So what does redundancy do for you? In plain English, it gives you a back-up when one system fails. Hear Eric’s thoughts on the importance of redundancy across many aspects of emergency management. (Posted: February 7, 2007)

How to become immortal
Listen Now (2:21) Transcript (PDF)

Do you know anyone who holds onto information in order to protect their power? Listen here for Eric’s thoughts on how to move beyond this mind set and become immortal by sharing! (Posted: January 31, 2007)

Use of technology
Listen Now (4:00) Transcript (PDF)

There is little doubt the advancement of technology is changing the world of emergency management. Hear Eric’s thoughts on how far we’ve come and where technology may take us in emergency management. (Posted: January 24, 2007)

Windstorm reflections
Listen Now (4:35) Transcript (PDF)

One last word from Eric on last month’s windstorm. Hear Eric’s final thoughts on the impact and scale of this storm, sheltering needs and capabilities of the region, personal preparedness timelines, vulnerable population outreach, and the Regional Public Information Network. (Posted: January 17, 2007)

Electrical outage preparedness tips
Listen Now (4:14) Transcript (PDF)

King County is still cleaning up from the December 14th windstorm, with recovery efforts going on around the county. But just how can you be better prepared for the next power outage? Listen to this podcast to hear Eric’s insights. (Posted: January 11, 2007)

Public-Private partnerships
Listen Now (4:20) Transcript (PDF)

“Public-Private Partnerships” is a term used much more frequently these days. Hear Eric’s thoughts one such successful partnership between King County and Puget Sound Energy. (Posted: January 3, 2007)

Breaking records
Listen Now (3:43) Transcript (PDF)

With all of the storms lately, it has been quite the season for records to be broken here in the Pacific Northwest. Hear Eric’s thoughts on all the recent action in our region. (Posted: December 20, 2006)

Swimming in the Regional Pool
Listen Now (3:20) Transcript (PDF)

Are you ready to go swimming in the “Regional Pool” with other organizations? Listen to this week’s podcast to determine where you are in relationship to jumping into regional planning and other activities. (Posted: December 13, 2006)

EOC operational tips II
Listen Now (4:02) Transcript (PDF)

Our recent record November rainfall led to high river flows and flooding in areas of King County. All of which led Eric to record a Podcast with a few operational tips for you. (Posted: December 6, 2006)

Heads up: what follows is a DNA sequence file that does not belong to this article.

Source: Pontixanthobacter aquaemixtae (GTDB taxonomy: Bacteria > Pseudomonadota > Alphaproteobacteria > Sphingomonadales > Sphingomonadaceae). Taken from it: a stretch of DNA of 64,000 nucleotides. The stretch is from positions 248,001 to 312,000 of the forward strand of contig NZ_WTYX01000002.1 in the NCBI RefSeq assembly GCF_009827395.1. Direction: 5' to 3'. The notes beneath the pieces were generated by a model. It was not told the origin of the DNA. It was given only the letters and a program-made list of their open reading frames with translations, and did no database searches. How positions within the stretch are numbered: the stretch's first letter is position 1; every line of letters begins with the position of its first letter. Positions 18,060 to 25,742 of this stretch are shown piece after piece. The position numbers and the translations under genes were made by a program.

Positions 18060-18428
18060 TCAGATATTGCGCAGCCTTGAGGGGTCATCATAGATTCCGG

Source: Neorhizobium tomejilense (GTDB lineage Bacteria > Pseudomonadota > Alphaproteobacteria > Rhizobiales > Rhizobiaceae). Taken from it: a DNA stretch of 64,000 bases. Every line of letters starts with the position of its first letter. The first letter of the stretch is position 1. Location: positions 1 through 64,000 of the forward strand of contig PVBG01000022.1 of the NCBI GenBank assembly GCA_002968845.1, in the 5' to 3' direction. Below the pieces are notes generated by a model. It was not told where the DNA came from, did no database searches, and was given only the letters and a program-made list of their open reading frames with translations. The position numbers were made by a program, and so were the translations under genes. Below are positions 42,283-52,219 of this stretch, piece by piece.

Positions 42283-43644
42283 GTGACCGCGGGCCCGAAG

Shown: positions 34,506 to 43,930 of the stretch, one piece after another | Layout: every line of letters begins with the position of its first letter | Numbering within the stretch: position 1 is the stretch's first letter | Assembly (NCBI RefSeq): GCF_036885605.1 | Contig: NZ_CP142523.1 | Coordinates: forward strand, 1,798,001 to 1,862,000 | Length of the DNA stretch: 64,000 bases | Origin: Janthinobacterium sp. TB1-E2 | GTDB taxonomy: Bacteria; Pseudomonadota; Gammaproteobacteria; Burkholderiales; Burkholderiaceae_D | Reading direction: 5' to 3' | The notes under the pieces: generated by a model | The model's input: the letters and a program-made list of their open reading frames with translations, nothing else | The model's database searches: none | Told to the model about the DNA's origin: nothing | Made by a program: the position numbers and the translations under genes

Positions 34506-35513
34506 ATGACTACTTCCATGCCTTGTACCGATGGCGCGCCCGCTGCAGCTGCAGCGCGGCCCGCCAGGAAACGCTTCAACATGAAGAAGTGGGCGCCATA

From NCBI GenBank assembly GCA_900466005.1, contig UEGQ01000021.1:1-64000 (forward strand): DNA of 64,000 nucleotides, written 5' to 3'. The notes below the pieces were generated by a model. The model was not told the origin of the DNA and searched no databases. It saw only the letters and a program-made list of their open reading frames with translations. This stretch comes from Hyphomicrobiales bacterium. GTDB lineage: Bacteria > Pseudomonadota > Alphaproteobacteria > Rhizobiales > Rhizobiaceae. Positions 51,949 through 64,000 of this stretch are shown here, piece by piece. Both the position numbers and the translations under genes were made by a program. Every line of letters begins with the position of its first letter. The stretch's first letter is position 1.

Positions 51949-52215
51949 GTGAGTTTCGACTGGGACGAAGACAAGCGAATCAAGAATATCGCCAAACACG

Where’s my shelter?
Listen Now (4:05) Transcript (PDF)

This is a common question that has been asked of emergency managers. Listen in for Eric’s thoughts on this topic and how your home is perhaps the best shelter you could ever want. (Posted: November 29, 2006)

You’ve got to love insurance!
Listen Now (4:23) Transcript (PDF)

As a recent radio advertisement is stating, “All insurance is not alike.” It is unfortunate that you can’t buy just “one” policy that covers everything, but that’s not the system we have. So you need to look at your risks and plan accordingly–with insurance being one way to possibly mitigate any losses you might incur. Listen to my thought’s on this topic of insurance in this week’s Podcast. (Posted: November 21, 2006)

Disasters and pets
Listen Now (2:33) Transcript (PDF)

Getting people to get prepared for disasters is a constant challenge. Listen to this week’s Podcast about how we are looking to use people’s pets to help motivate people to do something for themselves and their pets. (Posted: November 15, 2006)

Keeping up with change
Listen Now (3:58) Transcript (PDF)

Change is constant in our modern society. Listen to this week’s podcast about how the King County Region is continuing to adapt and change in relationship to Homeland Security as it continues to evolve nationally. (Posted: November 1, 2006)

Me, My, I
Listen Now (4:29) Transcript (PDF)

Do you believe in me, my, I, or the “We” concept of working together? Top-down rule, collaboration, sharing of authority to reach a final goal? Hear Eric’s thoughts on how leadership from above can influence how we all work together during disasters. (Posted: October 11, 2006)

Define your region
Listen Now (3:40) Transcript (PDF)

How important is it to take a regional approach to disaster preparedness and response? And, how do you define your region? Listen in for Eric’s thoughts on both of these regional issues. (Posted: October 4, 2006)

Managing perceptions
Listen Now (3:57) Transcript (PDF)

Perceptions may not always equal reality, but often they might as well. Listen to Eric’s thoughts on how crucial managing public perception can be to the job of an emergency manager. (Posted: September 27, 2006)

EOC operational tips
Listen Now (3:39) Transcript (PDF)

EOCs live in a world of ever-readiness, never quite knowing when they’ll be utilized. Hear Eric’s tips on just how to keep an EOC operationally ready. (Posted: September 20, 2006)